3. Associate vertices and edges to points and curves of VGJ.

4. Change material of VGJ to solid and uncheck it from part list.

5. Go to Blocking > Edit block > Set Type > Y-Block (from drop-down box) and select two wedge shaped blocks (parallel to solid block) and apply.

6. For rapid mesh size specification go to mesh > Part mesh setup and max size to 2 for all parts.

7. Go to Blocking > Edge mesh parameters > update all

8. Display pre-mesh. To fine-tune mesh sizing go to edge mesh parameters and set edge parameters. Set spacing 1 and 2 for the first cell height. Set Ratio 1 and 2 for the growth. Now to decide which parameter (1 or 2) set, look at the arrow direction on each edge. Starting of the arrow is spacing 1 and ratio 1 and end of arrow is spacing 2 and ratio 2.

Crank-Shaft March 18, 2013 11:37

5 Attachment(s)
I have some new updates to share with you all.

I basically followed what Far suggested with the association of the edges, the merging of the vertices and the Y-grid. This produced some great results with >0.45 orthogonal quality and 100\% hexahedral cells. This was with the simplified, pilot fluid domain I was using to learn ICEM.

Now I have tried this technique on the whole fluid domain of interest for my study. This includes inlet, outlet, ramp and a vane vortex-generator at an angle-of-attack of 5^{o}. I have included my initial blocking attempt and the IGES geometry file as an attachment. Key areas that require improvement are -
  • The thin longitudinal blocks at the tail of the Vortex Generator should continue until the outlet.
  • The second layer adjacent to the near-wall blocks should continue along the domain.
  • The thin vertical blocks above the VG do not retain their original width. The lines also lose their vertical relationship when the lower vertices are associated with the VG vertices. Is there a way to translate the entire edge and maintain the original width of block while also associating with the VG ?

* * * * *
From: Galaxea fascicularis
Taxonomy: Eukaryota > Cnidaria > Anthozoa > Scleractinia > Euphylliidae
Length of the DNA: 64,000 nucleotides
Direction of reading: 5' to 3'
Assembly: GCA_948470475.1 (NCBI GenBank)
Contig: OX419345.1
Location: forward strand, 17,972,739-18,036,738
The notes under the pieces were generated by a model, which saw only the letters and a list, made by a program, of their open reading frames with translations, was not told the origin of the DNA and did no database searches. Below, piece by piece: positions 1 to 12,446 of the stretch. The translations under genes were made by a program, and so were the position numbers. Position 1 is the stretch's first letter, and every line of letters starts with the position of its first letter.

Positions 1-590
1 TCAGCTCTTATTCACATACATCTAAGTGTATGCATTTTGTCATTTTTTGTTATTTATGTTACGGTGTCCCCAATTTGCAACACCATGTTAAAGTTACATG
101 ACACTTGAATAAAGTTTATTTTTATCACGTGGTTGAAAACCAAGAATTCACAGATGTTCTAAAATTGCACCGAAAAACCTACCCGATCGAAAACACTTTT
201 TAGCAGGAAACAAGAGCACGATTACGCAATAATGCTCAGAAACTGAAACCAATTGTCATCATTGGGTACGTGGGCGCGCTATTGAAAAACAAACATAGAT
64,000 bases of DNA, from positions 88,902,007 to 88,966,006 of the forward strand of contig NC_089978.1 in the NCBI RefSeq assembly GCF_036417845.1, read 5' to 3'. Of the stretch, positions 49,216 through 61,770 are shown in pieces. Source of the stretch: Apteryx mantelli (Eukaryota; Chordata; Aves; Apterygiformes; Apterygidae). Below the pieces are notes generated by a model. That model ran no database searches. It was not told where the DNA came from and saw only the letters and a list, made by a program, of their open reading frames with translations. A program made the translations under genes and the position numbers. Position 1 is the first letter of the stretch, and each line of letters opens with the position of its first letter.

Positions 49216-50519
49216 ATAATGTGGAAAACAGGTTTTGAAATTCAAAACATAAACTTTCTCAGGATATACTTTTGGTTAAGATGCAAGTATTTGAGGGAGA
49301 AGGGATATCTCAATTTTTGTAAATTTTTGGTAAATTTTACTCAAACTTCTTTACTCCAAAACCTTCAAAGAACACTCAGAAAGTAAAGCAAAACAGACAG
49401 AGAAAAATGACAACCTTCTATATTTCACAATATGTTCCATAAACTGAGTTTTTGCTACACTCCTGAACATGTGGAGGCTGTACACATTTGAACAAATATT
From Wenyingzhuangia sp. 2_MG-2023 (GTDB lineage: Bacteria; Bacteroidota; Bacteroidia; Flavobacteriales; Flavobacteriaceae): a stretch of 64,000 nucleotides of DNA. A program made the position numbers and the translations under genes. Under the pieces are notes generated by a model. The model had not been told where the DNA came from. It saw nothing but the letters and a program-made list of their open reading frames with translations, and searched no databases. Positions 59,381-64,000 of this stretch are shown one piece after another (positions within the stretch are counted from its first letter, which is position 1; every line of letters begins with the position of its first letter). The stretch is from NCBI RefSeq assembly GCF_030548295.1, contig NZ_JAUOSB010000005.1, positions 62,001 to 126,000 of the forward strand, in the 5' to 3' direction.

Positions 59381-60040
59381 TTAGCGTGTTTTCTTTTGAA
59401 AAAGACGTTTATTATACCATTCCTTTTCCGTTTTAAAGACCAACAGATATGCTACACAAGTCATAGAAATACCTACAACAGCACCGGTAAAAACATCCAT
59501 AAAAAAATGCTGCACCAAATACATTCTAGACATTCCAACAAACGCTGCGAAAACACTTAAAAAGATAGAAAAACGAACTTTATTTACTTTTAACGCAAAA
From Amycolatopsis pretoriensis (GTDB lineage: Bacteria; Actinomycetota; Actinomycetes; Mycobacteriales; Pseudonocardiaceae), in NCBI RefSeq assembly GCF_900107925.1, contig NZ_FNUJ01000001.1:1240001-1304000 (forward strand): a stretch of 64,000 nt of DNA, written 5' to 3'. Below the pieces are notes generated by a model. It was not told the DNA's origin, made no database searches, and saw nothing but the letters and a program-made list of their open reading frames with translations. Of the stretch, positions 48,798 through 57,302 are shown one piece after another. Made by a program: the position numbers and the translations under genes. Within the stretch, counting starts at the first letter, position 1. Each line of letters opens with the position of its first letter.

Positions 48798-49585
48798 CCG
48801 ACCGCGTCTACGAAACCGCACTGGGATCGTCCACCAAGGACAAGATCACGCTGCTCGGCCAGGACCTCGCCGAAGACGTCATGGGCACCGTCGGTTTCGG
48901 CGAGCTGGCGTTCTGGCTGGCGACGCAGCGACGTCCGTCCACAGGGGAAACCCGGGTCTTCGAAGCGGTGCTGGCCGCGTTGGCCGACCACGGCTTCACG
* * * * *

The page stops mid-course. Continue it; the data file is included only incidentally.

Thanks in advance for any ideas and assistance. I have attached an image from 'Validation of Vortex Generator Models in Edge, William Tougeron (2011)' as a desired output however, mine should include the Y-grid strategy.

Far March 18, 2013 13:07

I am thinking to add one artificial block of same shape as VGJ and apply two Y-blocks. Advantage is Nice o-grid around VGJ. Let me try...

Far March 18, 2013 13:44

1 Attachment(s)
I tried to reproduce the meshing topology in the first image. Hope you will like it. :D I will also need your help in applying flow control in low pressure turbine research. ;)


http://imageshack.us/a/img820/1796/screenio.jpg

Crank-Shaft March 19, 2013 00:26

That is fantastic work Far! I will try to emulate this blocking strategy myself perhaps later on this week.

I was using index control and eliminating all the other blocks fore and aft of the main ramp when splitting the blocks for the VG Y-grid. I suppose if I tried the same thing while leaving them on, it will create that 'tail' region that I wanted. Is that how you did the above mesh?

I am yet to find a technique in ICEM which allows me to move an edge parallel to another. This is really the only way to achieve longitudinal blocks fore, aft and above the VG with the same width as itself. Please share if you have any ideas.

I would be happy to help you out but I am afraid my knowledge is very limited. I would be happy to share some of the findings from my thesis about the fundamentals of vortex generators.